ITID Board Agonizes Over Community Center Construction Costs

The Indian Trail Improvement District Board of Supervisors recently discussed the increasing cost of building a community center at Acreage Community Park, as well as the possible availability of $3 million in Palm Beach County funds for the project.

At the Wednesday, March 23 meeting, ITID Executive Director Burgess Hanson said that the steel base construction discussed previously had become more costly due to Florida construction codes.

“Florida’s building code just destroys that approach,” Hanson said. “It may not work the way we had hoped.”

Assistant Executive Director Rob Robinson said the community center had been planned as a 45,000-square-foot structure. He and other members of ITID staff looked into alternative methods of construction and got three estimates. They found that tilt-wall construction is cheaper than the steel-based construction originally planned.

“Once you get above 20,000 square feet, the alternatives, from a cost standpoint, go the way of a tilt-wall,” Robinson said. “The foundation is basically the same. They bring a large crane up. Once the walls are poured, it flies up in a day. I’ve seen them put warehouses up in a week once everything is poured.”

He said the walls could be finished in whatever style, similar to a steel building.

“One of the drawbacks with the steel building is everything in it needs to be brought up to a commercial fire-code rating,” Robinson said. “Once you start talking about habitation in that building, it has to meet the fire code restrictions. The fire-coding process kind of negates all the cost savings that you would get from putting up a steel building.”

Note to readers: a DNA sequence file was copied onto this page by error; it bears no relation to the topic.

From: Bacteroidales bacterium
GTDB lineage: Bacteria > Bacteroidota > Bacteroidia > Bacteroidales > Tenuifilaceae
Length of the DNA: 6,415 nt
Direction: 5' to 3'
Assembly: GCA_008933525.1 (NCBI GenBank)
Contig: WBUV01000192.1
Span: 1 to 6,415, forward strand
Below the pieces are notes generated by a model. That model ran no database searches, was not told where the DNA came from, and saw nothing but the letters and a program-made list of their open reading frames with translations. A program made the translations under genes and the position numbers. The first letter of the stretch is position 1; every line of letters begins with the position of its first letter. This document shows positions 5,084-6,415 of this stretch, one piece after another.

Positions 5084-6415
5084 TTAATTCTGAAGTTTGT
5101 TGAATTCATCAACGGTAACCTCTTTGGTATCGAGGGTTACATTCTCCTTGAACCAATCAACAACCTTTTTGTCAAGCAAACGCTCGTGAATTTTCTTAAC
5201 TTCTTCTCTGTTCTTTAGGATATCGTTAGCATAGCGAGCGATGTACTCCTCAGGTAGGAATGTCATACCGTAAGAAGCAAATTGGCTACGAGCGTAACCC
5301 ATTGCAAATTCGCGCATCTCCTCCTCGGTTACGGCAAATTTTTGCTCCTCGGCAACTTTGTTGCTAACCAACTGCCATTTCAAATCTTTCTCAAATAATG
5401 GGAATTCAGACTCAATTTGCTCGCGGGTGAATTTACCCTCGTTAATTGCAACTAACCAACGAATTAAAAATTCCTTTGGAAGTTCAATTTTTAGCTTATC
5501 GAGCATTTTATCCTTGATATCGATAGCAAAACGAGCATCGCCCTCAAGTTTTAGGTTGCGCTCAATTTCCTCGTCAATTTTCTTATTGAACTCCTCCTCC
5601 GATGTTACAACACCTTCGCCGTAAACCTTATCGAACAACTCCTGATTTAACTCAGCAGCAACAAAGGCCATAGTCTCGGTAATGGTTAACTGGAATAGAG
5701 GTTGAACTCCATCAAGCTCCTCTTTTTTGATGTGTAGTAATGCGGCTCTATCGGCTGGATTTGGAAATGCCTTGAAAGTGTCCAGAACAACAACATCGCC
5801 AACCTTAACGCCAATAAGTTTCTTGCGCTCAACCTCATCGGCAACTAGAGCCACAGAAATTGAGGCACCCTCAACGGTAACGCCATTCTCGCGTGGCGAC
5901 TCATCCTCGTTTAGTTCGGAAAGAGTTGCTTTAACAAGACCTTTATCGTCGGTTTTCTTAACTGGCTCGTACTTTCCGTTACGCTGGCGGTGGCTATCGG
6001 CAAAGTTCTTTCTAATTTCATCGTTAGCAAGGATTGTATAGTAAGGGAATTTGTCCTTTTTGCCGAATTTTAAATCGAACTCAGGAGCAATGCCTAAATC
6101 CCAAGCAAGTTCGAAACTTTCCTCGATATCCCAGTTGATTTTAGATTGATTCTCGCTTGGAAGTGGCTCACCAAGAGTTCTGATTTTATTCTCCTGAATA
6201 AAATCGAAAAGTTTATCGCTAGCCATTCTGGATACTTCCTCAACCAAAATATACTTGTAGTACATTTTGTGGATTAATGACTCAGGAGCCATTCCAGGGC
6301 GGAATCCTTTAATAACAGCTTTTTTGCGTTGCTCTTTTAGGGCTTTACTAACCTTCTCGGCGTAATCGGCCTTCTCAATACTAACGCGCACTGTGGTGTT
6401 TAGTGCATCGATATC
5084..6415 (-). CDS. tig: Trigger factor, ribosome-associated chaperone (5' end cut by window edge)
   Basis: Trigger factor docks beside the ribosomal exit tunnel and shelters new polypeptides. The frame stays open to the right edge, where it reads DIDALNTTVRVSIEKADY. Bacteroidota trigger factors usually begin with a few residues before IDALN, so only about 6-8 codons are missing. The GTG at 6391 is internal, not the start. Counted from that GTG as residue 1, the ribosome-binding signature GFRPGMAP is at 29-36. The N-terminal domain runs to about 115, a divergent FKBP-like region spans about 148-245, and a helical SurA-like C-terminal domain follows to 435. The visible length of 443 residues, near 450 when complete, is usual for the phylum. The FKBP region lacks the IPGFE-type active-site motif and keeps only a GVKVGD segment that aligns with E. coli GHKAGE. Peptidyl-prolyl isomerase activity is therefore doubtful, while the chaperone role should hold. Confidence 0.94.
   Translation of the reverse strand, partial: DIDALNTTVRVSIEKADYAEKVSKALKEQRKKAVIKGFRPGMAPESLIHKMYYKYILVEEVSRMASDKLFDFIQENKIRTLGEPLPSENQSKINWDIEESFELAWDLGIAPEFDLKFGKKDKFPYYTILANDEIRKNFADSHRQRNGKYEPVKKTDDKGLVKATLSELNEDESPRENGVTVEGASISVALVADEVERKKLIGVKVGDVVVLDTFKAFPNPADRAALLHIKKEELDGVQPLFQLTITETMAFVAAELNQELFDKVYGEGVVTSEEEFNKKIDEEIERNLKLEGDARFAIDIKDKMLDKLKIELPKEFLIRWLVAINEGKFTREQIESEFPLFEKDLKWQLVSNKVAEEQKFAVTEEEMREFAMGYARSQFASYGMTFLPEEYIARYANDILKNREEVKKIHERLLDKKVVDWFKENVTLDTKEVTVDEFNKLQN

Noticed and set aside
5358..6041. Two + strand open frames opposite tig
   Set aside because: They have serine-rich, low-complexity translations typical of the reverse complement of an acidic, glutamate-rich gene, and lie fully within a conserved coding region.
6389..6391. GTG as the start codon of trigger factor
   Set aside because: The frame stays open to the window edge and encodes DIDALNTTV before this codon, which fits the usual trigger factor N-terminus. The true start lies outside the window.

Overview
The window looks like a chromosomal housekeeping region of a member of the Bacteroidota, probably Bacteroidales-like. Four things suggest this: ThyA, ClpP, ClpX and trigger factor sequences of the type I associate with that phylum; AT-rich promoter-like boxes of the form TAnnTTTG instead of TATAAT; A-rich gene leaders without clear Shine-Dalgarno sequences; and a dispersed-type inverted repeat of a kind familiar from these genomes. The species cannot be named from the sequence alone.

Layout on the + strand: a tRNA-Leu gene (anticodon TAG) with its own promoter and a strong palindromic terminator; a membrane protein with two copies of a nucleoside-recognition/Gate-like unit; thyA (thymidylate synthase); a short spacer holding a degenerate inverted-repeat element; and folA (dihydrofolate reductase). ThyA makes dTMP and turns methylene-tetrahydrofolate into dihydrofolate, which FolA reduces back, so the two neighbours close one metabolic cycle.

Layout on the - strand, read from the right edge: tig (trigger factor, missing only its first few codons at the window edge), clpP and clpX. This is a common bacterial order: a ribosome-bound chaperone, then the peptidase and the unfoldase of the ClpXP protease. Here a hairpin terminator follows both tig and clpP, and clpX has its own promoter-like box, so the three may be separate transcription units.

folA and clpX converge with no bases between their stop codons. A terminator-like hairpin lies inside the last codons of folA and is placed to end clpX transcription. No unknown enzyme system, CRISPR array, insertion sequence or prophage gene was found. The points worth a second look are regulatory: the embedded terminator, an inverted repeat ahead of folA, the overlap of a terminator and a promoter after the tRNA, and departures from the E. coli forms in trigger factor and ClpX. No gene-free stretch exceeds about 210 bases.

After Robinson put together a spread sheet comparing construction costs, he found the tilt-wall less expensive compared to steel construction.

“A bare-bones square-foot number, this is commercial grade, entry level… at $350 per square foot,” he said. “That doesn’t really matter if we’re going vertical, two-story or not. Just as an entry-level commercial building, whether we go concrete, CBS construction, tilt-wall or steel, we’re looking at a minimum base of $350 per square foot.”

Although the plan is approved for up to 45,000 square feet, Robinson said he scaled back the cost estimate to 20,000 square feet.

“It’s $7 million,” he said. “This is commercial-grade, base-level, nothing fancy,” Robinson said, adding that he had other estimates with exterior and interior finishing that were much higher.

ITID Vice President Betty Argue said supervisors and staff had talked about the potential $3 million from the county and pointed out that the district’s prime supporter, County Commissioner Melissa McKinlay, would be leaving office soon.

“Six months has been wasted, and we still haven’t requested it from the county,” Argue said. “We need to get the plan done and submit it to her.”

The board gave direction for ITID staff to finish the application to request $3 million from the county.

“I think if we get the plans submitted, the other things we talked about in terms of a sponsor for the skate park, we can do that concurrently,” Argue said, “but we’ve got to get that submitted, or we’re going to lose that opportunity.”